Share a photo of a frame you have found…post either the photo alone or do some writing inspired by the photo. And feel free to be inspired by the photos of others…and either write based on another’s photo or shoot another photograph of a frame based on the inspiration of someone else’s photo.
If you also share on other social media (Twitter, Facebook, google+, Instagram), use the hashtag #frames and include @nwpianthology to make it easy for us to find and enjoy! You can find me @kd0602. Be sure to share your media handles too!
And if you are reading this on my blog, feel free to share your photo/response by either linking your photo or your blog to the comment section below. I am excited to see the frames you have explored through your lens!
We do a lot of waiting. In line at the coffee shop, in the lobby at the doctor’s office, to get through the TSA screening at the airport, for meetings to start, movies to start, for our kids to get home…
Sometimes I welcome the opportunity to wait. It gives me a chance to catch my breath, check in on my email and social media, read a few pages of my book, text my sons, daydream, or just take the time to reflect on my day. These trees remind me of that good waiting…patiently waiting in line, enjoying the sunshine and the view…
The worst kind of waiting is when you have to stay alert and attentive. When you’re waiting in traffic, about to board your flight, trying to be on time to that afternoon meeting and behind the person with 50 coupons in the grocery store… At those times you can’t turn your attention to something else and take advantage of waiting as down time.
My students do a lot of waiting too. They wait in line after recess for us to pick them up and walk back to class, they wait for directions, they wait for their classmates to take their turns ahead of them…
So I find myself thinking about good waiting and frustrating waiting…and wanting to make sure my students have time for reflection and to catch their breath. But not spend precious time spinning their wheels when they could be doing something more productive.
Today my students were amazing. They were about to embark on a sewing project (I’ll expand on that in another post) and needed to wait for supplies and wait for help with needle threading, knot tying… And yet, they were not frustrated. Instead I saw them watching carefully as they waited, making plans as they waited, and studying every move of someone nearby who started before them.
Attitude is everything. They were ready to wait today. They knew waiting was inevitable given the complexity and newness of the task ahead of us…and they waited with joy and anticipation. This is going to be a great project…my students demonstrated that today!
We are having an unusually warm winter here in southern California. It was 75, sunny and dry on the coast today and the forecast is suggesting 81 for tomorrow! My students have gone back to their shorts and tank tops…and many are not even wearing sweatshirts when they arrive at school in the morning.
Our school garden is growing like crazy and trees and other plants think that spring has already arrived. Even though we see pictures of snow in other places, it’s hard to imagine that it is still winter.
It’s still getting dark early and the moon was making its presence known as the sun was setting around 5. Even knowing that my moon pictures never turn out very good, I headed out across the street to try a photo or two of the moon near the palm tree in my neighbor’s yard. With a bit of editing, I was able to produce this interesting moon photo.
And although warm weather is beautiful, I’m ready for some rain. We’re well below our already pitiful yearly ten inch rainfall total…and no water now will mean a real threat of devastating wildfires in the summer and fall, the scariest of our weather conditions!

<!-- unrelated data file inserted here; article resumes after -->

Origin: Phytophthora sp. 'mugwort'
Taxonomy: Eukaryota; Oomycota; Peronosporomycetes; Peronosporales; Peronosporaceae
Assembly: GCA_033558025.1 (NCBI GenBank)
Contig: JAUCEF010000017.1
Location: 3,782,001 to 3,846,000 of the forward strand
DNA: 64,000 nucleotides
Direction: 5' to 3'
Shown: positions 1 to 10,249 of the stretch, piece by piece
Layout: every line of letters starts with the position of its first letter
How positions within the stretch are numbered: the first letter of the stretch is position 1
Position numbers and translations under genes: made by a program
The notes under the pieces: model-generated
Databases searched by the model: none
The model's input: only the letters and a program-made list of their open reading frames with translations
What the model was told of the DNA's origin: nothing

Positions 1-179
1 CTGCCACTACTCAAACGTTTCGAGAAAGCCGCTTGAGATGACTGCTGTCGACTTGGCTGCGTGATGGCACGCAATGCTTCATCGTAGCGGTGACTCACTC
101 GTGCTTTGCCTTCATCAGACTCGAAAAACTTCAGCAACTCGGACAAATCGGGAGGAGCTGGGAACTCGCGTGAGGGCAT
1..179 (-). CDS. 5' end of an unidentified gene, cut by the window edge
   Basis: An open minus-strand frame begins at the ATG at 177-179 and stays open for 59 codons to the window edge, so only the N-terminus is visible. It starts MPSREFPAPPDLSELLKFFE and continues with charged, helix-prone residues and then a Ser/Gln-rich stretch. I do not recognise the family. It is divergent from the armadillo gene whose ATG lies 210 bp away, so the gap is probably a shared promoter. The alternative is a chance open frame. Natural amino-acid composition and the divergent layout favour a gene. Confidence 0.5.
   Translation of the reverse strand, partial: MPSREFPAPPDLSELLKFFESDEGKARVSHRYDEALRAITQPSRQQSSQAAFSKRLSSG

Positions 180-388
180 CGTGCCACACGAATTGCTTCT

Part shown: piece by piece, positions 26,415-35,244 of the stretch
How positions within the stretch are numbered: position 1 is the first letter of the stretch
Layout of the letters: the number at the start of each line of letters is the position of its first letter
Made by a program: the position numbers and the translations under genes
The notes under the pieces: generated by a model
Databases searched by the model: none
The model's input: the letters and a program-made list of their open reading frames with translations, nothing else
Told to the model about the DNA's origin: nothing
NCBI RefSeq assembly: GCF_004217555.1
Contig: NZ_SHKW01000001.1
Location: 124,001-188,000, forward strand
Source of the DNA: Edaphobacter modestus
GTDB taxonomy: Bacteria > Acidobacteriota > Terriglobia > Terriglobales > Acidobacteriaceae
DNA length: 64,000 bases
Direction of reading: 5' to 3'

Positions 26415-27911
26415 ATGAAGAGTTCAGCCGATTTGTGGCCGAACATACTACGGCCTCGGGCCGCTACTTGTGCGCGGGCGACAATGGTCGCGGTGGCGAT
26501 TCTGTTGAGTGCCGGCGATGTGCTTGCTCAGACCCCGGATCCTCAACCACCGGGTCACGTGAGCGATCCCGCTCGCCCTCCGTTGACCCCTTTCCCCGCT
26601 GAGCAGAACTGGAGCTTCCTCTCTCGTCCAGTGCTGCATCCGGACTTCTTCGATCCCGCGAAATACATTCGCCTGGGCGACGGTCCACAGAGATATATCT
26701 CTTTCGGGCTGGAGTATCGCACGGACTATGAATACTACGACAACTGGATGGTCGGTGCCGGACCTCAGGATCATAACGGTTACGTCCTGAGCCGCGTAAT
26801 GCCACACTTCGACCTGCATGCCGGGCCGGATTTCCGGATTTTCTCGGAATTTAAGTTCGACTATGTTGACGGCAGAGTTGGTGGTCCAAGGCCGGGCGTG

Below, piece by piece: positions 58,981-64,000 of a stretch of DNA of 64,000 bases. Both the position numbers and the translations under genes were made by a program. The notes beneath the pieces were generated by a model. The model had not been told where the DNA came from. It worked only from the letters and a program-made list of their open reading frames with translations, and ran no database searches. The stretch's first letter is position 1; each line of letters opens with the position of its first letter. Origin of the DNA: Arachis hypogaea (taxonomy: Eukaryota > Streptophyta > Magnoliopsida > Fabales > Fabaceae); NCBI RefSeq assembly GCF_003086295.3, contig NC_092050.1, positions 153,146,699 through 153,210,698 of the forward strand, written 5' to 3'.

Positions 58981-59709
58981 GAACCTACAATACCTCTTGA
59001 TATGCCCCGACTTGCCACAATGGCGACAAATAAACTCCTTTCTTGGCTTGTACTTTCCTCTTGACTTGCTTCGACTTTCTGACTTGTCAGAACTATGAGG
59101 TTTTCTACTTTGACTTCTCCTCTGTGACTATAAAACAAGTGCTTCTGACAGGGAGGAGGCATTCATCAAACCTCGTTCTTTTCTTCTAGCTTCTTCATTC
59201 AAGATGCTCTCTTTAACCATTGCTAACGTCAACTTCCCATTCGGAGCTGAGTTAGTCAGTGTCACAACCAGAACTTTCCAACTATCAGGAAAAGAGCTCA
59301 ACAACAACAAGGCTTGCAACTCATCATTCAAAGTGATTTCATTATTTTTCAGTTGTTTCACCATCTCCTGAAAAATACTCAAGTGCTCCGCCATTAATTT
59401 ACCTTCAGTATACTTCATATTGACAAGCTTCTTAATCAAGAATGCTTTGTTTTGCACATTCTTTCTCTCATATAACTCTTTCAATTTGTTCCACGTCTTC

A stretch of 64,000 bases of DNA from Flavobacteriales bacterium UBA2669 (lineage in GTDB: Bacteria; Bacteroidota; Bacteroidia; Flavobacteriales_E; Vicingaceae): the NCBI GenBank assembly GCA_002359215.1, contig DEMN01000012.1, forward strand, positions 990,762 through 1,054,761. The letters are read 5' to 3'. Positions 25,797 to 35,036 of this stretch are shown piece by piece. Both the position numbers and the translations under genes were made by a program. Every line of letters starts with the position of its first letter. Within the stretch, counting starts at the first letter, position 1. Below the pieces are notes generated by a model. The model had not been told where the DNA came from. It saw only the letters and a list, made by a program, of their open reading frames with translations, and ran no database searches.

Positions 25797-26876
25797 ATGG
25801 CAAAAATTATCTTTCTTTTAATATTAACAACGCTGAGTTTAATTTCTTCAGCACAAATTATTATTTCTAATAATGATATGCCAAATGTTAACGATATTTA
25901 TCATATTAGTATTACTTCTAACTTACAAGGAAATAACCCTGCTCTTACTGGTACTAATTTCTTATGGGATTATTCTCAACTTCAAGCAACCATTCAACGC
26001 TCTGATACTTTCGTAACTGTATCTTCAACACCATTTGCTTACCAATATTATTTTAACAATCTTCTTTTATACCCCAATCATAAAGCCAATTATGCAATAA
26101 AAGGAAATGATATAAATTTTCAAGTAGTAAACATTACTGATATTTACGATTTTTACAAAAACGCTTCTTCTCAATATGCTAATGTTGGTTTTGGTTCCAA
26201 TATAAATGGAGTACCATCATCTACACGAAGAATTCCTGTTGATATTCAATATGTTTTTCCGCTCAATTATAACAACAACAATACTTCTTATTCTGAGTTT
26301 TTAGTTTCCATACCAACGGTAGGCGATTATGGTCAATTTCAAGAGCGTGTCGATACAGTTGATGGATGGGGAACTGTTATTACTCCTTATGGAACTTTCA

So while I looked up at the moon tonight, I was wishing for rain. Is it true if you make a wish on the rising moon it will come true? Or is it just wishful thinking?
I’ve heard that saying that eyes are the windows to the soul…a way to look beyond the surface of a person into their thoughts and emotions, which got me thinking about windows.
From the outside, you can look through a window to see what is inside. But sometimes, when the light is right, what you see when you look through the window from the outside is a reflection of the sky and trees…like this.
It’s almost more of a mirror than a window. You don’t see through it, you see the world reflected back at you.
And other times when you look through a window you can see through one window and then back out another window…and catch a glimpse of what is on the other side.
It’s almost like looking beyond the present…into the future or maybe into the past.
But what about the shape of windows? How does that impact our view? These windows are long and thin, reducing the amount of light that enters and restricting the view. Was that an intentional goal of the windows in this applied physics and math building? Or is there some physics and math at work that impacts just how these windows work?
Looking through my photos also makes me realize just how much of my life is seen through the frame of a car window. How does this window affect my view? (This one is from the passenger seat…not the driver’s!) I was fascinated by the VW bus, the rusty roof, the retro license plate…
And we also look out through windows. Sometimes the view is pretty open, allowing a wide angle of view.
And other times there are barriers, restricting our vision and limiting what can be seen.
So are our eyes really like windows? Do they sometimes reflect, sometimes allow the viewer to see beyond, sometimes carefully frame or give a view influenced by your seat? What affects the way we see out? When are the curtains drawn wide open and when are the blinds restricting the view?
How do your windows influence your view of the world?
<a href=”http://www.mochabeaniemummy.com/silent-sunday/” ><img src=”http://www.mochabeaniemummy.com/wp-content/uploads/2010/11/Silent-Sunday-Badge-SMALL-1.jpg” border=”0″ alt=”Silent Sunday” /></a>
The garden metaphor is pretty common in education–you know, planting seeds and watching them germinate, grow, and eventually bloom. And as a teacher who keeps her students for three years, I really do get to plant some of those seeds, watch them germinate, grow…and bloom–sometimes a year or two after they are planted.